Its Bpearl unit proves that very good things can indeed come in small packages. With a 360° horizontal and 90° vertical hemispherical FOV, it’s been designed for near-field blind spots, capable of detection at ≤10 cm. That’s why we selected it for a robot designed to inspect cycling lanes for hazards (while avoiding cyclists, of course). We actually have two Bpearls on that robot (one on each side), since detecting blind spots and avoiding other obstacles is so critical to this application.

“We’ve integrated both the Bpearl and Helios LiDAR units into multiple different robots and the performance has been excellent, even under adverse conditions,” says Cameron. “Obstacle avoidance has been outstanding, and SLAM missions are a snap.”

Below: This InDro robot features two 32-beam Robosense Bpearl LiDAR units. You can see one of them – that tiny bubble on the side (and there’s another one on the opposite side):

InDro Sentinel



You’ve likely heard this before, but robots are perfect for jobs that are Dirty, Dull or Dangerous – because they remove humans from those scenarios. Robots, particularly inspection robots, are often subjected to extremes in terms of weather and other conditions.

So this is a good place to mention that if a Robosense LiDAR encounters fog, rain, dust or snow it has a de-noising function to ensure it’s still capturing accurate data and that your point cloud isn’t a representation of falling snow. All of the Robosense LiDAR sensors have outstanding Ingress Protection ratings.

Because adverse conditions are quite likely to occur at some point during a robotic mission, Robosense puts its products through absolutely gruelling tests. Hopefully your robot won’t encounter the scenarios seen below, but if it does – the LiDAR will keep working:



We take pride in putting only the highest quality sensors into our products.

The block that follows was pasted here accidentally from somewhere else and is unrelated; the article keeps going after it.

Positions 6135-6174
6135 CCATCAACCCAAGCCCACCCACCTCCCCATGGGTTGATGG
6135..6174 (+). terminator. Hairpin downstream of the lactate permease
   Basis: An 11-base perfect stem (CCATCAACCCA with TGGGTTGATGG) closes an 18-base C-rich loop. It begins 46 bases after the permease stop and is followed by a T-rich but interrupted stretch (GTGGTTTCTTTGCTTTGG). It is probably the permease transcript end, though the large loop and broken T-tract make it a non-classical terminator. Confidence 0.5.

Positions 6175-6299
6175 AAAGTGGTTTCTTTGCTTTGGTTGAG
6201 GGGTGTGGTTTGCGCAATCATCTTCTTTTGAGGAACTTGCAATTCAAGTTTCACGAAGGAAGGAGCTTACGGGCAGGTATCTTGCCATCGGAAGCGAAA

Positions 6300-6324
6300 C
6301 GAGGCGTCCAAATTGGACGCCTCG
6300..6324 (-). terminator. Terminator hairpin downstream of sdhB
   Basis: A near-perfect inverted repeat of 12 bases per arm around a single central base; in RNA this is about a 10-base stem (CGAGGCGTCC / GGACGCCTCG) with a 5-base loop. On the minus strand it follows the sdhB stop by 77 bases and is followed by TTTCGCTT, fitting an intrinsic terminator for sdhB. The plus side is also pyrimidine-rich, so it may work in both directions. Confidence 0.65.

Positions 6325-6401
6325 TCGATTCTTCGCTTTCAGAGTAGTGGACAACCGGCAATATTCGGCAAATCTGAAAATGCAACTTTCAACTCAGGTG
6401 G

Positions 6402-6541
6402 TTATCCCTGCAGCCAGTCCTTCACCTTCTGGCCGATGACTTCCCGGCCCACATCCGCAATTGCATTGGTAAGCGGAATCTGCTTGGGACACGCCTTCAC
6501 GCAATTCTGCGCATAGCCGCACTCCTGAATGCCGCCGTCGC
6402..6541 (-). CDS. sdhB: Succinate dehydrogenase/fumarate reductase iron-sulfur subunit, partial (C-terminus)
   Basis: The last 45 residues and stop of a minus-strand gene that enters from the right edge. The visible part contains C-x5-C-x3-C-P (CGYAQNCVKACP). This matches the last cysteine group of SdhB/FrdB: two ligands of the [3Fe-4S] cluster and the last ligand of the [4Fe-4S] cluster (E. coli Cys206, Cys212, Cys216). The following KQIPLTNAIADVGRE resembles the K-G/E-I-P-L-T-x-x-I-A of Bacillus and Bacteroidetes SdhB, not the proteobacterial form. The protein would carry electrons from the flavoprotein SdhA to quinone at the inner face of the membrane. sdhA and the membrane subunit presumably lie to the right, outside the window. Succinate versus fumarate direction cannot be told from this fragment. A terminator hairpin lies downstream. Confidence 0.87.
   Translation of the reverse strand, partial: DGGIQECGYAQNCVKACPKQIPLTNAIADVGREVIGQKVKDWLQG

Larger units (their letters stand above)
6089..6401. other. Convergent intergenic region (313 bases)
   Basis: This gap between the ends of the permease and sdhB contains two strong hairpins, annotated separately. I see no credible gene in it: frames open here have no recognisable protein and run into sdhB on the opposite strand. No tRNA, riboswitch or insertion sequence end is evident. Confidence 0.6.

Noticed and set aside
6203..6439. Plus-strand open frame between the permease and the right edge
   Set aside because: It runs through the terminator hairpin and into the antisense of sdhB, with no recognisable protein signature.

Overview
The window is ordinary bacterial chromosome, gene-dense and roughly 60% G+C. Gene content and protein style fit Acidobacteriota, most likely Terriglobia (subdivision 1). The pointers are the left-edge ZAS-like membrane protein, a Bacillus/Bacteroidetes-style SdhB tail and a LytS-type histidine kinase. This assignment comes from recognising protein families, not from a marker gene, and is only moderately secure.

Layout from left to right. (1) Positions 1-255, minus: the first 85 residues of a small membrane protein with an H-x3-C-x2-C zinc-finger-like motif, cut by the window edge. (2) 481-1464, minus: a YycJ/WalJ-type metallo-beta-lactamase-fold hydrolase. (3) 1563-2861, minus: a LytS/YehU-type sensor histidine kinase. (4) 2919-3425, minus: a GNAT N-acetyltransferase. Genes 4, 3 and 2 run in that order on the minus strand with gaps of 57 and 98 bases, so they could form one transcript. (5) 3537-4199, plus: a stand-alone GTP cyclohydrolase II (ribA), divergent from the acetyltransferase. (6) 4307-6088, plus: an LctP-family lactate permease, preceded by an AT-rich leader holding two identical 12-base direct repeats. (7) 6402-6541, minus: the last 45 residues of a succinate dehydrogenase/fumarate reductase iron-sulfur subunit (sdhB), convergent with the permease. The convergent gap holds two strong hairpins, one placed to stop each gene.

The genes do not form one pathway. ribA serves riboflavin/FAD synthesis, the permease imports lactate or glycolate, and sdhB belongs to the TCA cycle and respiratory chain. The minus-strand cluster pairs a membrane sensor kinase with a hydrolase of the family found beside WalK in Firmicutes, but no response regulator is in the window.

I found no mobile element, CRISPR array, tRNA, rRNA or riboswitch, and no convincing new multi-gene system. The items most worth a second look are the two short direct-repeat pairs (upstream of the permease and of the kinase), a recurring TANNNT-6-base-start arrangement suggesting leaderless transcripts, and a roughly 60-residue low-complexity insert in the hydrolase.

Prior to adopting Robosense as our “go-to” LiDAR about two years ago, we were using big-name products. But those products also came with a big price tag. When we discovered the quality and price of Robosense LiDAR units, it was an obvious choice to make the switch. We have shipped multiple Robosense-enabled robots to clients, saving them thousands of dollars – in one case, tens of thousands – while still capturing every bit of data they require. Robosense is now our go-to, even on our flagship products. (We recently did a demonstration of one of our newer Helios-equipped autonomous quadrupeds to a high-profile client; they were amazed with the results.)

“Robosense is every bit the equal of the heavyweight LiDAR manufacturers, without the downside of the high cost,” says InDro Robotics CEO Philip Reece. “The field-of-view, point cloud density and quality of construction are all state-of-the-art, as are the manufacturing facilities. What’s more, Robosense continues to push the envelope with every new product it releases.”

Interested in learning more, including price and options? Contact Account Executive Callum Cameron right here, and he’ll give you all the info you need.

There’s a new robot in town: Meet LIMO

There’s a new robot in town: Meet LIMO

Even in the world of robotics, good things often come in small packages. And this is especially true when it comes to Limo, a new AgileX platform perfect for students and those carrying out R&D work. Limo is small but mighty, with the same kind of technology you’ll find in much larger devices (it weighs but 4.2 kg). The robot runs on the open source Robot Operating System (ROS) software, and comes with both the original ROS1 and ROS2 software libraries. This allows users to customize the robot for different tasks.

It ships with an impressive display of hardware and capabilities right out of the box, including:

  • An NVIDIA Jetson Nano, capable of remote teleoperation over 4G
  • An EAI X2L LiDAR unit
  • Stereo camera

This affordable machine is capable of autonomous missions, including mapping new surroundings via Simultaneous Localisation and Mapping (SLAM). It also comes with multiple modes for locomotion. You’ll see details of this in the left-hand graphic below. It’s also scalable. Want to add other sensors? There are four USB Serial Ports onboard.

This kind of flexibility in a small package is pretty amazing.


How Limo came about


We were curious to learn more about Limo, so we contacted AgileX’s Brandy Xue. Until recently, Brandy was leading the company’s Global Sales and Marketing department. In March of 2022, she switched to the new AgileX subsidiary, Mammotion Tech – which focuses on consumer outdoor robots like autonomous lawnmowers.

We started with a simple question. Who would be interested in buying Limo? Would it be primarily students? Researchers? Developers?

Her answer was simple: “Limo is for everybody,” she said. She then went on to explain why.